Death to the coal train?

Discussion in 'Getting Started' started by COMBAT, Jul 15, 2007.


    COMBAT Member

    Soooo what about the trains? :)
  2. brakie

    brakie Active Member

    Well its a fact that UP and BNSF is now hauling more coal then the 2 long time Eastern coal haulers NS and CSX!!!

    Some interesting facts.

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  3. MadHatter

    MadHatter Charging at full tilt.

    Spoornet via their "Coallink" is also hauling tons o' coal On the Ermelo- Richardsbay Coal line in excess of 200 wagons/ train- and that's on 3'6'' Cape Standard Gauge!

    Just a thought on the Nuclear powered trains, besides carrying extra water, the train would be moving, so maybe they can install fins (That are flush with the locomotive sides) like on a motorbike engine to be aircooled too, plus they'll still have the normal cooling fans.

    The idea could work, and is relativly safe, BUT, the following- YouTube - Train Wreck - might happen due to human error (which is always a factor in play)!
  4. nscaler711

    nscaler711 Member

    hmmm i wonder........a G-scale Locomotive (steam)......bieng powered by salt water......
  5. nkp174

    nkp174 Active Member

    Anything is possible for models, even if it isn't in reality. The single greatest use for water in the US is as a heat sink...I believe its 99%+ of the total water usage. There are some thermodynamic reasons for that...and the greater the energy output, the greater the demand.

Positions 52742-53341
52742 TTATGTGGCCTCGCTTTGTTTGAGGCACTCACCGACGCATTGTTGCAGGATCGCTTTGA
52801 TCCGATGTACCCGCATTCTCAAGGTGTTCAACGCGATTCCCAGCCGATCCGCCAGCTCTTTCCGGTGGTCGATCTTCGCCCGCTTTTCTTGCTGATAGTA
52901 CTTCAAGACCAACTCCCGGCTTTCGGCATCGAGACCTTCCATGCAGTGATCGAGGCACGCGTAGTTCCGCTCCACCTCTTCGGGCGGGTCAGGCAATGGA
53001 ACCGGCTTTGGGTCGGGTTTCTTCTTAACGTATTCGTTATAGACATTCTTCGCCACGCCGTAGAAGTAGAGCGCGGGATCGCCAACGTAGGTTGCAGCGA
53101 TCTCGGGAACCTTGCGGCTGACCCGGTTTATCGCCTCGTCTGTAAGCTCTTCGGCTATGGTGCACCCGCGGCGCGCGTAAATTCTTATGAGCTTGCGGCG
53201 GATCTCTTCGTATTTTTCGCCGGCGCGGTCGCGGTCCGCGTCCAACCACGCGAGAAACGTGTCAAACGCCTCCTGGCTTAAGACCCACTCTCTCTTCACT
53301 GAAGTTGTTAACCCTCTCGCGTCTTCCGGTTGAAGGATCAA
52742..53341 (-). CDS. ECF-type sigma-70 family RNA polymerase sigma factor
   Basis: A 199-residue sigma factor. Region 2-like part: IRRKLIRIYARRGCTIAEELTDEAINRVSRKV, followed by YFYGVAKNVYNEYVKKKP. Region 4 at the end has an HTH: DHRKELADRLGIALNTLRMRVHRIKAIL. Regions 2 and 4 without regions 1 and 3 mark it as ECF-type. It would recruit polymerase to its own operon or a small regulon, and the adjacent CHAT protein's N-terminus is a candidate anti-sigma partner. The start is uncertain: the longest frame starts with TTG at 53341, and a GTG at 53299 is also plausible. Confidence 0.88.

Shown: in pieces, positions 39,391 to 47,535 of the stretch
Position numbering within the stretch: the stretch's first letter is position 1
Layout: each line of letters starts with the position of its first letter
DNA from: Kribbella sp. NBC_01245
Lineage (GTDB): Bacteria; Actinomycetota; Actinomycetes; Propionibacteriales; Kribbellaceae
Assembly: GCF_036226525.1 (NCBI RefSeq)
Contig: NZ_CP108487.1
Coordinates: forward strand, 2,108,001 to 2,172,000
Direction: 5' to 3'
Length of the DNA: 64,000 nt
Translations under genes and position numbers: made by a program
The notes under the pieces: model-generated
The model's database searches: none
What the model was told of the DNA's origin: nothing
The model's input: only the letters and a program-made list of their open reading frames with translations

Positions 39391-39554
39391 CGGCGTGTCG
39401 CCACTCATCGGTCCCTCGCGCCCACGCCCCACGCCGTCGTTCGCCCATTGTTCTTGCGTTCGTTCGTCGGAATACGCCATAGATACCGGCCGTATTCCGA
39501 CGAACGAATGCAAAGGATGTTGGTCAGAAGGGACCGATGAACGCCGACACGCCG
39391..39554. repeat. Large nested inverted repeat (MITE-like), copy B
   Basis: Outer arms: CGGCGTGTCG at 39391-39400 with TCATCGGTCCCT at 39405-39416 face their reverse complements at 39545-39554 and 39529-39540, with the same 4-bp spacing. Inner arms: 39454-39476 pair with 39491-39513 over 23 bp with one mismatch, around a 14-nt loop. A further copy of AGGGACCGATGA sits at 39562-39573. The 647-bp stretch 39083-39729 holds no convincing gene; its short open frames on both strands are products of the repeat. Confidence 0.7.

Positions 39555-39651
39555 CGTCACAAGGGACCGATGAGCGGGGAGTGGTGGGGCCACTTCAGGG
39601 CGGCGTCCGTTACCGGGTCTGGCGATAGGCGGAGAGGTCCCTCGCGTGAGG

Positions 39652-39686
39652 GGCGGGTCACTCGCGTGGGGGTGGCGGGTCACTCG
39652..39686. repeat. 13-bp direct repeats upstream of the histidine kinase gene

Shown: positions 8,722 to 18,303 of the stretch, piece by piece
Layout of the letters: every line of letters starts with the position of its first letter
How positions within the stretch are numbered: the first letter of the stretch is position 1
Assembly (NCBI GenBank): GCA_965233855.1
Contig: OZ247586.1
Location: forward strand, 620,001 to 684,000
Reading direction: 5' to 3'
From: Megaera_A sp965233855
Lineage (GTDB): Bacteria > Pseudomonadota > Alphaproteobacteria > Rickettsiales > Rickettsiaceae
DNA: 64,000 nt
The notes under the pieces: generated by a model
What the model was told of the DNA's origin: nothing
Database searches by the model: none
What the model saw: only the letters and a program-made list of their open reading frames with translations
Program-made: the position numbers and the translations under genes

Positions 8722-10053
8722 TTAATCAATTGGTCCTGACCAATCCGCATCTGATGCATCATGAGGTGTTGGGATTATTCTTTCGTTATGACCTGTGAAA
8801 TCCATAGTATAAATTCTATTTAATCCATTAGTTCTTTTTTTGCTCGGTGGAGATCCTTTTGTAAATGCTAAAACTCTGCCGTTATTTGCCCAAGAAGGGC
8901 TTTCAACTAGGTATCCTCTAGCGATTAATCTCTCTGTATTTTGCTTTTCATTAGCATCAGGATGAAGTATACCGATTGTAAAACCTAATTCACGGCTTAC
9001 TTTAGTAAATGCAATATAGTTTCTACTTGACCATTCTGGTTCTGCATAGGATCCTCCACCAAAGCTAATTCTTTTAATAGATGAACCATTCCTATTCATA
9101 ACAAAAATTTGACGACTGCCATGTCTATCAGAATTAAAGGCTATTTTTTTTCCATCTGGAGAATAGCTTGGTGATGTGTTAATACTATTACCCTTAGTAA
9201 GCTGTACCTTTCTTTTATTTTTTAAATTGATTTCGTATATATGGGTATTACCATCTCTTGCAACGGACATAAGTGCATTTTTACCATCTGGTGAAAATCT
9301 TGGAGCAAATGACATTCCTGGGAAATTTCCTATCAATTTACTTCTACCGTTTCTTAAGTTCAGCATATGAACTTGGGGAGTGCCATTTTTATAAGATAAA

BUT! The laws and principles of thermodynamics don't have to apply to models! My old Bachmann Plus 2-8-0 topped out around 154 scale miles per hour. I've also had an IHC 4-4-0 pulling a 10 car train up a 7% grade...Love to see a real 4-4-0 do that without 2 helpers.

    As far as the western vs. eastern railroad coal shipping...that's due to sulfur content.

    When you burn a ton of get a set ratio of CO2, SO2, etc...depending upon the C and S content of the coal. SO2 causes environmental problems, so therefore, you either have to have an expensive sulfur removal system or you burn low sulfur coal. Powder river basin coal is low sulfur coal while Appalachian varieties are a bit higher. So a typical powerplant would chose Powder River coal over WV coal to avoid expensive scrubber systems.

    There are also modern techniques of removing the sulfur from coal before it is burned...such as coal gasification which not only allows the coal to burn more efficiently (greater degree of combustion, less fly ash), but also allows the sulfur to be removed prior to burning.

    Hence, BNSF & the UP are shipping more coal.
  6. MasonJar

    MasonJar It's not rocket surgery

    Yes they do...!

    The thing is that our models are not "scale" weight or power, so they behave differently. Hence the need to program momentum, or "voluntarily" keep grades realistic, even if the model can power up a 10% climb.

  7. nkp174

    nkp174 Active Member

    Lol! I have to agree that I do "voluntarily" follow the laws of physics. I also try to somewhat mimic real trains in movements. I don't allow 2-8-0s to exceed 50smph...although I do allow all trains to accelerate faster than the real thing since I don't have several scale miles of track.

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